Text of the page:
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Perioperative antimicrobial prophylaxis has been a time-honored principle in the prevention of surgical site infection; however, its effectiveness has recently been questioned. In a commentary in World Journal of Emergency Surgery, Mark A. Malangoni, associate executive director of the American Board of Surgery, explores potential reasons for the lack of demonstrable efficacy and suggestions for re-examination of this concept.
As Malangoni explains, "The principles of perioperative antimicrobial prophylaxis were established more than 40 years ago. This concept has been applied to many areas of surgery and numerous prospective randomized trials have repeatedly demonstrated that surgical site infections (SSIs) are reduced when the right antibiotics are administered appropriately. This practice has been incorporated into standardized guidelines for perioperative use through the Surgical Care Improvement Project (SCIP) and serves as a major process measurement for appropriateness of practice."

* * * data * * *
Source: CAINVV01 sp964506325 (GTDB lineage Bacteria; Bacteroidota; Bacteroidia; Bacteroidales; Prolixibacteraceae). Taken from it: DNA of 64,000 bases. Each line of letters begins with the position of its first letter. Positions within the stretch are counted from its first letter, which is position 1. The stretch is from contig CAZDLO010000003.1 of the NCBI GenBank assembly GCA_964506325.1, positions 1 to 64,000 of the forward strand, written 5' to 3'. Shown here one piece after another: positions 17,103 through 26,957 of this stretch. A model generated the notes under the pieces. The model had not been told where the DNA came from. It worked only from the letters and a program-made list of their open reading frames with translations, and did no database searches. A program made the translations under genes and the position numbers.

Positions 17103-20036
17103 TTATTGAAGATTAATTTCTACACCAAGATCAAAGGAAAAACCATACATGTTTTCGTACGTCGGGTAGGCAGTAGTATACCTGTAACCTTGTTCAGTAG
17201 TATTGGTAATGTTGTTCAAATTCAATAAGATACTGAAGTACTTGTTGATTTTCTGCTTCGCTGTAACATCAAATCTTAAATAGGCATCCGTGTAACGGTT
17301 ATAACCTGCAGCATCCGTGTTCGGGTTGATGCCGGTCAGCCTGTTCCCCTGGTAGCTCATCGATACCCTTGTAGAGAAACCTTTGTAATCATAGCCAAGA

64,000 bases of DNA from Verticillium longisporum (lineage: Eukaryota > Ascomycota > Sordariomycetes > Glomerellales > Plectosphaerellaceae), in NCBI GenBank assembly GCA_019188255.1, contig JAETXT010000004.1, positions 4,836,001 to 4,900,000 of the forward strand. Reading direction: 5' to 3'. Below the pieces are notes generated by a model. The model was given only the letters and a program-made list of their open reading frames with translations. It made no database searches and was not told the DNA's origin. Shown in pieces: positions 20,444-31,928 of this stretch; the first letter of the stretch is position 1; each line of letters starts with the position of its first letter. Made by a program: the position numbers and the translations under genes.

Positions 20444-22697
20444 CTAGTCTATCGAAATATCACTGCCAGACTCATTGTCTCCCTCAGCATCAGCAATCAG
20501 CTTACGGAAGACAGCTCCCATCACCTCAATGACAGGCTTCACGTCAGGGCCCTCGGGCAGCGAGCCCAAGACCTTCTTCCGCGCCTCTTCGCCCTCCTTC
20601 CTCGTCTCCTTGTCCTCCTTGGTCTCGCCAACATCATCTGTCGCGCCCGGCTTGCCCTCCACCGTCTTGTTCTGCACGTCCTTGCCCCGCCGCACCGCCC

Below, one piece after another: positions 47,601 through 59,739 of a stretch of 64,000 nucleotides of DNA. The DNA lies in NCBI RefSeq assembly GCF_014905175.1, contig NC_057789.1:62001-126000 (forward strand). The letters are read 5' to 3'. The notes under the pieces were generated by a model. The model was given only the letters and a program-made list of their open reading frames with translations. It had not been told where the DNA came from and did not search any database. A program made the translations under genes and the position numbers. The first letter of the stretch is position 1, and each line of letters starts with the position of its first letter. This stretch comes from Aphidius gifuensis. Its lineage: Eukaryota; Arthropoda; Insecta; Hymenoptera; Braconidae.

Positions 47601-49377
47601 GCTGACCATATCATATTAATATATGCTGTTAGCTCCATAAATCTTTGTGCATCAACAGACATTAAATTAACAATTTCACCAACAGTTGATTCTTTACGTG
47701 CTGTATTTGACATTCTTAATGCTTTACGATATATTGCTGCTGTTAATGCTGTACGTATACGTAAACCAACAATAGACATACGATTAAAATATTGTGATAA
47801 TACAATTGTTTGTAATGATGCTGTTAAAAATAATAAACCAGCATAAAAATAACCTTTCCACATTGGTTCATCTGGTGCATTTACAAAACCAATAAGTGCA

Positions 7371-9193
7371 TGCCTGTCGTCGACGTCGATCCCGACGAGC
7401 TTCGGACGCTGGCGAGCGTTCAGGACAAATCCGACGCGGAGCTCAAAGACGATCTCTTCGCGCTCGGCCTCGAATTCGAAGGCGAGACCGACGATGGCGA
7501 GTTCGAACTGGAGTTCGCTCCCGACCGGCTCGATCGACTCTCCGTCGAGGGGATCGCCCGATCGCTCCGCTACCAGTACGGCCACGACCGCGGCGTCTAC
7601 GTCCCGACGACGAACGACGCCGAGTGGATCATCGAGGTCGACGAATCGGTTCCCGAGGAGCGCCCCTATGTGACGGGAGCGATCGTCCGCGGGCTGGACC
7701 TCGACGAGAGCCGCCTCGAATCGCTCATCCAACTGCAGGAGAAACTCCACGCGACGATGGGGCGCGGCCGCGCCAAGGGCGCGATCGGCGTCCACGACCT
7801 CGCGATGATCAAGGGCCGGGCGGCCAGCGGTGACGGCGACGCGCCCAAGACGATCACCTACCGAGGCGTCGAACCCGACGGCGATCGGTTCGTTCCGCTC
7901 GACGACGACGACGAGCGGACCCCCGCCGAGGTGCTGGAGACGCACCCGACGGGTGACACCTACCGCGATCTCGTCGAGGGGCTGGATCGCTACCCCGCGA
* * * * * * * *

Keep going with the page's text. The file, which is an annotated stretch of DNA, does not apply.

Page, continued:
Malangoni adds further that recent reports have demonstrated a lack of correlation between the use of guideline-directed perioperative antimicrobial prophylaxis, that is, administration of the right drug at the right time for the right duration and its primary outcome measure, prevention of SSI, and thus posits whether experts may have been wrong about the benefits of perioperative antimicrobial prophylaxis. As Malangoni writes, "There are a number of potential explanations for these observations. This principle has been so widely accepted that some propose that all patients receive antimicrobial prophylaxis
regardless of the operation and risk of infection ... Overuse blurs the advantage of prophylaxis, as many who wouldnt benefit would still receive prophylaxis and supports the concept of unrelated attribution. This is exemplified as 'if you want to show the benefit of a drug, give it to those who dont need it; it works every time.' Although it is recognized that perioperative prophylaxis is not the only preventive measure for SSI, failure to apply other measures such as appropriate skin cleansing, scrubbing of operating room personnel, use of aseptic technique, mechanical bowel preparation, and avoidance of undo contamination subjects patients to complications and can negate the beneficial effects of prophylaxis. In addition, the increasing prevalence of minimally invasive surgical procedures, which are associated with a lower risk of SSI than open operations for the same conditions, may also be impacting these observations."
To read the rest of the commentary in World Journal of Emergency Surgery, CLICK HERE.